• threatened forests and woodlands across the state, including specific areas in eastern Victoria.
Jordan says he will be working towards expanding our national parks and protected areas estate particularly in our critically endangered grasslands.
“Grasslands are overlooked in the conservation movement but hold some of the most amazing species we have here in Victoria; they are on the brink of complete obliteration. The Victorian Volcanic Plains is a landscape created by volcanic activity over time, they are like the Australian prairie, full of wildlife and amazing plant species and well worth preservation and conservation.
“I will also be working towards better protection for natural areas in the west of the state, the forgotten forests of Victoria.
“Many of the forests around our most iconic places like Gariwerd/Grampians and Cobboboonee National Parks are under threat of logging which will cause more loss of biodiversity in an already overly fragmented landscape. This work will help to improve the resilience of the wildlife and their habitats which need to adapt to our rapidly changing climate,” Jordan said.
He will also be working closely with a range of forest and regional conservation groups for better protection of forests across the state including areas in eastern Victoria such as the Central Highland forests.
“There are several complex legislative and policy processes at play here, including statewide biodiversity policy, Regional Forest Agreements, threatened species laws (state and national), and the National Parks Act. I will help VNPA engage in these processes as appropriate.”
To achieve these objectives, Jordan and the VNPA’s advocacy team will work in a number of different ways including:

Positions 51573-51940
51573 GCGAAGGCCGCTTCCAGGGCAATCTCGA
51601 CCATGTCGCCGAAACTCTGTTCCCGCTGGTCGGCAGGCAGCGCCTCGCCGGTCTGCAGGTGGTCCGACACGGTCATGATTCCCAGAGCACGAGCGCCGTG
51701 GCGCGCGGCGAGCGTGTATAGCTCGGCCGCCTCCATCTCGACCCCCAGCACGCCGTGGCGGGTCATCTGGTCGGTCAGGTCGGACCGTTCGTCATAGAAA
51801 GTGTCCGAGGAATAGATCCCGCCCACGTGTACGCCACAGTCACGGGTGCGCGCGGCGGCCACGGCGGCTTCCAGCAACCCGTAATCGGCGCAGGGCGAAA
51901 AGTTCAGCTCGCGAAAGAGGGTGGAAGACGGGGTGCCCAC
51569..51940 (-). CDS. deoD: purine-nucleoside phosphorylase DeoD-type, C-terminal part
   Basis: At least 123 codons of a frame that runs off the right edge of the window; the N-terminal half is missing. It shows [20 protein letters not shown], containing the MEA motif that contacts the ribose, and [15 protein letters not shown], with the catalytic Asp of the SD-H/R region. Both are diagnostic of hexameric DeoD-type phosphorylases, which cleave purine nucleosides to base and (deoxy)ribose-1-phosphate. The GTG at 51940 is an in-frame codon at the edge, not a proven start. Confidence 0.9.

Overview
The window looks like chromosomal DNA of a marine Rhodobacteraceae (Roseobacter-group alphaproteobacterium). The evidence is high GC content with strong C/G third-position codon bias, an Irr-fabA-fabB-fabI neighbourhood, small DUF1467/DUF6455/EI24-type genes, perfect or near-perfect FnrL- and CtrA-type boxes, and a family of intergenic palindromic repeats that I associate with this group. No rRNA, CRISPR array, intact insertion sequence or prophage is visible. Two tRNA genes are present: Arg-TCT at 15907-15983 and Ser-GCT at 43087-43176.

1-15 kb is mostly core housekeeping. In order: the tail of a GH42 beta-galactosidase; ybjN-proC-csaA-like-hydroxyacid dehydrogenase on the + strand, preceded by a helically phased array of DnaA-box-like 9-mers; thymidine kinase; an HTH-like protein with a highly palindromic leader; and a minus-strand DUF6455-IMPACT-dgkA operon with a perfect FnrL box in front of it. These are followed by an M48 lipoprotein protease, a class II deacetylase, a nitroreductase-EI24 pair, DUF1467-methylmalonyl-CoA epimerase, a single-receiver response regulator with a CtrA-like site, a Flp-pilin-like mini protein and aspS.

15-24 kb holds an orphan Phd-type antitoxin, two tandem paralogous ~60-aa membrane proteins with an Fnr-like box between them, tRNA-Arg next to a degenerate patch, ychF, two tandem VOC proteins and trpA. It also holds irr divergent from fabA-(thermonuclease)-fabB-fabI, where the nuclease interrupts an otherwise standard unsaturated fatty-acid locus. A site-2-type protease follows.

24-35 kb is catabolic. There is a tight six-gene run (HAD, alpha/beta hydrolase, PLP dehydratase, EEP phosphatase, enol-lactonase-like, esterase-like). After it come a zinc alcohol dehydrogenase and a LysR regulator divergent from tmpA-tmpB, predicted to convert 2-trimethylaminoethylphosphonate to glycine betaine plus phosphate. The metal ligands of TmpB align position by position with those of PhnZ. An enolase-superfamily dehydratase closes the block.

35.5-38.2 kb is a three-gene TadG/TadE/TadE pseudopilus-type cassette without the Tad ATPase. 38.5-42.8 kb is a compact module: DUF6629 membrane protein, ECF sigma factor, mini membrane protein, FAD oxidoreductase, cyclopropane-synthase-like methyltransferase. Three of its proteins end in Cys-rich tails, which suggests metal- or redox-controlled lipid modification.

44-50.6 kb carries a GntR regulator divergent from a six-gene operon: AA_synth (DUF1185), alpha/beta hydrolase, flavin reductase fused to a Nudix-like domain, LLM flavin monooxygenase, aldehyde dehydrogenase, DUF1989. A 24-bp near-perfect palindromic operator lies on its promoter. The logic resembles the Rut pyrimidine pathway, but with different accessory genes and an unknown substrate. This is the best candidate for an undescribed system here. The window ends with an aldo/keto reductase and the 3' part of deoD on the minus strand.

• using a variety of channels to communicate about local issues and possible solutions to ensure influencers and decision makers are informed
• using social and other media to engage the Victorian community
• stakeholder and community engagement
• lobbying and speaking with policy makers and regulators about reforms, and
• forming partnerships where appropriate, especially on issues requiring legislative change.
This work all sits under VNPA’s 12-year set of priorities, which was formulated after their 2014 Nature Conservation Review and guides VNPA towards their vision for ‘Victoria to be a place with a diverse and healthy natural environment protected, respected and enjoyed by all’.
“We know that achieving protection of habitats, particularly permanent protection, often takes many years over numerous political cycles, which is why we have long term objectives,” says VNPA’s Executive Director, Matt Ruchel.
And as for Jordan, he cannot wait to get started.
“The VNPA is an amazing organisation and I doubt many conservation groups in Victoria or even Australia have a track record like them. It’s not until I asked more questions that I found out how important the VNPA has been in ensuring our most iconic natural places are protected and helping improve the management our national parks and reserves,” Jordan says.
“The VNPA was established in 1952. Thanks to the generosity of our supporters and philanthropic organisations like the Ross Trust our track record includes leading the campaign for the establishment of the National Parks Act and strong advocacy which has resulted in the creation of over two million hectares of national parks and reserves in Victoria.
“It’s quite extraordinary how many pies VNPA has fingers in, all with an eye for protecting nature in the long term, which is very inspiring.”
Photo of Jordan Crook by Karena Goldfinch, used with thanks to the VNPA.